Apart from the odd drizzle here and there - nothing you could really call rain - I hadn't experienced the sensations of that particular natural phenomenon for the better part of seven months; the sound of muffled raindrops on the forest floor, the chaos of water battering a tin roof or the opportunity to hang my tongue out to catch water falling from above, my face angled skyward.
And when it came again as I stood on the beach in the late afternoon, I wished it would never end. Two hours later and back at a friend's place I found myself lying on a deck chair as the deluge threw waves of rain over my body. It felt like some sort of spritual cleansing.
Here I sit, a few days later, on an old wooden chair under the shelter of a rusty tin roof above the clouds in San José del Pacifico. A small detour from the Oaxacan coast means palm trees and coconuts are replaced by pine needles, moss and lichen. And the rain, thunder and lightning.
It's been eight or nine months with the coast by my side. As much as the ocean makes up a large part of who I am and how I see myself, it does not constitute the whole. So here I sit on my wooden chair as the rain performs its intricate harmonies on the roof a metre or two above my head. What a pleasure it truly is to see the shapes raindrops draw in the rapidly forming puddles scattered across the ground. I'm left transfixed by a diverse form of moving water. I'd been watching the ocean for countless hours during my journey south. I'd forgotten how encapsulating rain could be.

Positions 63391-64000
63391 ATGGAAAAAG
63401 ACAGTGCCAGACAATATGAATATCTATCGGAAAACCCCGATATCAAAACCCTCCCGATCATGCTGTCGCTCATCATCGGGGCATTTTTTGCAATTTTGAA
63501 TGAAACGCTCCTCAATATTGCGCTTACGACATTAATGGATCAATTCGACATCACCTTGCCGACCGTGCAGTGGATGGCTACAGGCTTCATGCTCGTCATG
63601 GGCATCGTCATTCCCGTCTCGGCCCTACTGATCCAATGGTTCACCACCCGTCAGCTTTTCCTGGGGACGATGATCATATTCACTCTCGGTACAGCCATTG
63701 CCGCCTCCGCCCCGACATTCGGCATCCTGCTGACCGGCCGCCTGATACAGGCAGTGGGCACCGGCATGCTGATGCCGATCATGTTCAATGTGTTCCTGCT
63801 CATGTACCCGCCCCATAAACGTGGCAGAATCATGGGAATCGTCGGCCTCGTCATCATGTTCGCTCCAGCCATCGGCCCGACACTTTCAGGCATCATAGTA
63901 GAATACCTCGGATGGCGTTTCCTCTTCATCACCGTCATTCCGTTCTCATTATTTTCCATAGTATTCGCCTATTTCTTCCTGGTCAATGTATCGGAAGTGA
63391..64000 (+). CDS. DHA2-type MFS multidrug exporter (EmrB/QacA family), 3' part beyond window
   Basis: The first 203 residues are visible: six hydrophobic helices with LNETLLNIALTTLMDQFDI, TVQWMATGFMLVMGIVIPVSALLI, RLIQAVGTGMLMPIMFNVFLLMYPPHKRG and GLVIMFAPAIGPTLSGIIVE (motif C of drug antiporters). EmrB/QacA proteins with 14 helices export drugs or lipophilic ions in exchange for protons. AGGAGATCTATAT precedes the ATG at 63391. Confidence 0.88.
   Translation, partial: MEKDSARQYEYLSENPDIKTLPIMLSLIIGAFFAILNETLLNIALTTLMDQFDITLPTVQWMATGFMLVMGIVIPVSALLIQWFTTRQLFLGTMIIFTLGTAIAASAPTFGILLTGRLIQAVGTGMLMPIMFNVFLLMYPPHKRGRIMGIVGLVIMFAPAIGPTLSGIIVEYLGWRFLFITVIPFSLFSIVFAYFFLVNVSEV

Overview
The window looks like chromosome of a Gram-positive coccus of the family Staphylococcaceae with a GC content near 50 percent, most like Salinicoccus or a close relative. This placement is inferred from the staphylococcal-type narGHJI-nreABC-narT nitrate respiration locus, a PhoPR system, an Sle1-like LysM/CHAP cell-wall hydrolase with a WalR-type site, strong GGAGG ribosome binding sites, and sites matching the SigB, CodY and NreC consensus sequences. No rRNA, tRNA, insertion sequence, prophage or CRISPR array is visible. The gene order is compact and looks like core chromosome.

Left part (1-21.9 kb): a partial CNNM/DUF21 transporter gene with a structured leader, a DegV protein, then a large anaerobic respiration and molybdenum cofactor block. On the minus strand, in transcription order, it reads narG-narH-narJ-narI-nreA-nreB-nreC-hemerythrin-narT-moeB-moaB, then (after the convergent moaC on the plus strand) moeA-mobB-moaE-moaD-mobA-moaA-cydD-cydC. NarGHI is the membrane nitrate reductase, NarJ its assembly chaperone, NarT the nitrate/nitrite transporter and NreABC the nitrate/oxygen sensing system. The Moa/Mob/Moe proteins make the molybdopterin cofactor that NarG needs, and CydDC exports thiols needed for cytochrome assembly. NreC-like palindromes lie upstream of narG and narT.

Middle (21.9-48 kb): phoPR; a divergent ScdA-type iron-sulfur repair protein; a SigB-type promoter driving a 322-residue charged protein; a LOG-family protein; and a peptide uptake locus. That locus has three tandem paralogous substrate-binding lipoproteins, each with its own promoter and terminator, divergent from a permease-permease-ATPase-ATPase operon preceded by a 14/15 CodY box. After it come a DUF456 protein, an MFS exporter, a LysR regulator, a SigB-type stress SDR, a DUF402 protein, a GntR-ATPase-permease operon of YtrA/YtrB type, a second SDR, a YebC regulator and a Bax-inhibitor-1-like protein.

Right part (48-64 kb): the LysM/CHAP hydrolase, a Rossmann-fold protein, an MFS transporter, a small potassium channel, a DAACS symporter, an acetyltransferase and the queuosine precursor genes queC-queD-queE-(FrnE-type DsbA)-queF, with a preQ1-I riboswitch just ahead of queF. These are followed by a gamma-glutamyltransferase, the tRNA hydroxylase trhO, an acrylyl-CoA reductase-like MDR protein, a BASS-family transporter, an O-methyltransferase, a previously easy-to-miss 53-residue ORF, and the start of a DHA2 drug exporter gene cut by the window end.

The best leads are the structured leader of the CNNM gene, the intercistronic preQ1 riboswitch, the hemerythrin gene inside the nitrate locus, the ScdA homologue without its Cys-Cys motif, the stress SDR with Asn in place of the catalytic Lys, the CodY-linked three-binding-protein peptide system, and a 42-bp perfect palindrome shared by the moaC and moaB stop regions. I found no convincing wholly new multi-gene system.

I remember reading of Australian farmers as they spoke of the first rains after the crippling droughts that rippled across our country not so long ago; of toddlers crying from fear as the heavens opened - something they'd never seen before. How must rain have felt for those families?
I imagine it must have been a salvation unlike any other. For these resilient people rain equates to life. It does for every one of us. For rain, like many other things in our world, reminds us how reliant we are on our earth for everything we have. It reminds us of the vast web of which we humans are but one single thread. If that thread is removed, the web may still function as well as before. The web lives on but that thread is gone forever.
The raindrops continue to fall, the intensity of the downpour building into crescendos before fading away again. The rhythm resembles the rising and falling of wave energy; of the continous peaks and troughs. I remain seated, captivated by the show.
I think it’s worth mentioning that this piece, once finished, was read aloud accompanied by light rain and some soulful backing guitar played by Andrew as we looked at the view before us. Sebastian then read a poem aloud, and once he’s finished editing it I’ll endeavour to put it here also.